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3.1 Introduction

4 months ago

7 min read

Recirculating aquaculture systems (RAS) describe intensive fish production systems which use a series of water treatment steps to depurate the fish-rearing water and facilitate its reuse. RAS will generally include (1) devices to remove solid particles from the water which are composed of fish faeces, uneaten feed and bacterial flocs (Chen et al. 1994; Couturier et al. 2009), (2) nitrifying biofilters to oxidize ammonia excreted by fish to nitrate (Gutierrez-Wing and Malone 2006) and (3) a number of gas exchange devices to remove dissolved carbon dioxide expelled by the fish as well as/or adding oxygen required by the fish and nitrifying bacteria (Colt and Watten 1988; Moran 2010; Summerfelt 2003; Wagner et al. 1995). In addition, RAS may also use UV irradiation for water disinfection (Sharrer et al. 2005; Summerfelt et al. 2009), ozonation and protein skimming for fine solids and microbial control (Attramadal et al. 2012a; Gonçalves and Gagnon 2011; Summerfelt and Hochheimer 1997) and denitrification systems to remove nitrate (van Rijn et al. 2006).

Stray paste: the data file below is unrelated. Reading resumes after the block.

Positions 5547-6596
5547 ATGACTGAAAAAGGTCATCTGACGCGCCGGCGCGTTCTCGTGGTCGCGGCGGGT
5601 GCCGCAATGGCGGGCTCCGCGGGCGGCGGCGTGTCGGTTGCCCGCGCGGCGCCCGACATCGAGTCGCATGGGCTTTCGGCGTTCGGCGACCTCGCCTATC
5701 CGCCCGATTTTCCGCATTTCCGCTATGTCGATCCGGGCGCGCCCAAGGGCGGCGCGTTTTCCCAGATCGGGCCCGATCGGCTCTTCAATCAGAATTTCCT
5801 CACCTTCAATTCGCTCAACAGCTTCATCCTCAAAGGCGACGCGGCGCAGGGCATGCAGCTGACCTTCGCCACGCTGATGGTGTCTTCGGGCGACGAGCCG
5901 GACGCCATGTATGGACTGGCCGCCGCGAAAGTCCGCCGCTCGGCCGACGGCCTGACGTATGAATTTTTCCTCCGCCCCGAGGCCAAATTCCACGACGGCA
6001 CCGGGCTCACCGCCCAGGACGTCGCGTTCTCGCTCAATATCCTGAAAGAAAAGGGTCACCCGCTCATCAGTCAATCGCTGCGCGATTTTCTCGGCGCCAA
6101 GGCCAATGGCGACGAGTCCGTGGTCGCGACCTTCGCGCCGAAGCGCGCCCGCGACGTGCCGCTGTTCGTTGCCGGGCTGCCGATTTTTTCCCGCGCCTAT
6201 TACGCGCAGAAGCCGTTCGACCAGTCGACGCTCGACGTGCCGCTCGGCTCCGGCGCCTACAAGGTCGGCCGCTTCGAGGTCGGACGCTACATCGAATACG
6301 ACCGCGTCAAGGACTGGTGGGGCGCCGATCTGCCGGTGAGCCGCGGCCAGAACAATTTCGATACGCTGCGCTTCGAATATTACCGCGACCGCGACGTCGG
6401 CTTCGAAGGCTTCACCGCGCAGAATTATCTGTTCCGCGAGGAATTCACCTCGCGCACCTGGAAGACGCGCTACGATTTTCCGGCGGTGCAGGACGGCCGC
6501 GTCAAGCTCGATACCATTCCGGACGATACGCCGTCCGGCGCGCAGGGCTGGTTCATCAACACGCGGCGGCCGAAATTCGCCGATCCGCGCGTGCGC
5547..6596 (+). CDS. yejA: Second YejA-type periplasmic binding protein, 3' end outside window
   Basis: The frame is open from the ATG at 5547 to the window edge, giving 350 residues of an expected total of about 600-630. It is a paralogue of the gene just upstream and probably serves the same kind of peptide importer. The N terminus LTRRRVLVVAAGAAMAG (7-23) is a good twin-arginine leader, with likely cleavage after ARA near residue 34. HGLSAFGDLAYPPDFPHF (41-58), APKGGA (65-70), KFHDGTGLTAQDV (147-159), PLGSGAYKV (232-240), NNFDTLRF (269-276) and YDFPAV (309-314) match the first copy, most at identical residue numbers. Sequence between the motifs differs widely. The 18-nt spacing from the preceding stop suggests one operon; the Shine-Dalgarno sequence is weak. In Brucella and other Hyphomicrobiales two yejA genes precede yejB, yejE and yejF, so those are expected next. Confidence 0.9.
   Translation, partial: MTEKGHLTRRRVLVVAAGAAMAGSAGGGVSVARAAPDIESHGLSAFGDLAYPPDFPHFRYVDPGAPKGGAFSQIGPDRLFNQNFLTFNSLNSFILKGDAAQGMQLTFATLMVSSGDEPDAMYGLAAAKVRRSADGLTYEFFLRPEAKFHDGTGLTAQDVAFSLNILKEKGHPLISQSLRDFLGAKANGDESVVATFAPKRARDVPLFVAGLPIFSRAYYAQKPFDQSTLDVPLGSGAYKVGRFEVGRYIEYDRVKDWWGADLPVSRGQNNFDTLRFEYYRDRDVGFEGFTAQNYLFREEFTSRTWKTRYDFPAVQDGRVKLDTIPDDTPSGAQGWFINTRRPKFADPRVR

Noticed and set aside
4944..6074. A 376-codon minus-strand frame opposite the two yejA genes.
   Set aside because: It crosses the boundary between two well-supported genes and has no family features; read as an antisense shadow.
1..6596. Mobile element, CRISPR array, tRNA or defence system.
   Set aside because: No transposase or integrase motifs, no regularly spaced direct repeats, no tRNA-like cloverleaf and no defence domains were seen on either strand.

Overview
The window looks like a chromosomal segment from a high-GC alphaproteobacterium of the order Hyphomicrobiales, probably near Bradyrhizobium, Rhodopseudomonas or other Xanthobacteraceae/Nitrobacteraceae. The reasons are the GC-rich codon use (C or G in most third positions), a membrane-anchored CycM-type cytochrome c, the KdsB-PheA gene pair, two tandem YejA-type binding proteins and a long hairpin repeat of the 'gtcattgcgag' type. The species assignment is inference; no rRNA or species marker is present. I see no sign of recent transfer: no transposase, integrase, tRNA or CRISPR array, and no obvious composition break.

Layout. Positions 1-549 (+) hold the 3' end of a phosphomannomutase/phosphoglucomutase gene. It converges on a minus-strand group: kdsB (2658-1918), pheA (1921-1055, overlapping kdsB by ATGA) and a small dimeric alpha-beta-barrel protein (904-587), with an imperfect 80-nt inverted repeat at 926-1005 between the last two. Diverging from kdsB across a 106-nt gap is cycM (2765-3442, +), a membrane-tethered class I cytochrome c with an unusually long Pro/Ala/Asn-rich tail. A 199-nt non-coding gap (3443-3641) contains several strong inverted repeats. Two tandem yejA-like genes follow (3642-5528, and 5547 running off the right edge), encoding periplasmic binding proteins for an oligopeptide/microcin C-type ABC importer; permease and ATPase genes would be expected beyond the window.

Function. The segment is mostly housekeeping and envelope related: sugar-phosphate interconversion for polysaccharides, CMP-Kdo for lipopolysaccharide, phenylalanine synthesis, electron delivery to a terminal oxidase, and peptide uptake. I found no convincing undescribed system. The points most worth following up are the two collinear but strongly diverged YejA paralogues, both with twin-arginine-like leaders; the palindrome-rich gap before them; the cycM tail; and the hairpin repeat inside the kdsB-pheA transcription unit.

Modern recirculating aquaculture technology has been developing for more than 40 years, but novel technologies increasingly offer ways to change the paradigms of traditional RAS including improvements on classic processes such as solids capture, biofiltration and gas exchange. RAS has also experienced important developments in terms of scale, production capacities and market acceptance, with systems becoming progressively larger and more robust.

This chapter discusses how RAS technology has developed over the past two decades from a period of technological consolidation to a new era of industrial implementation.

3.1.1 History of RAS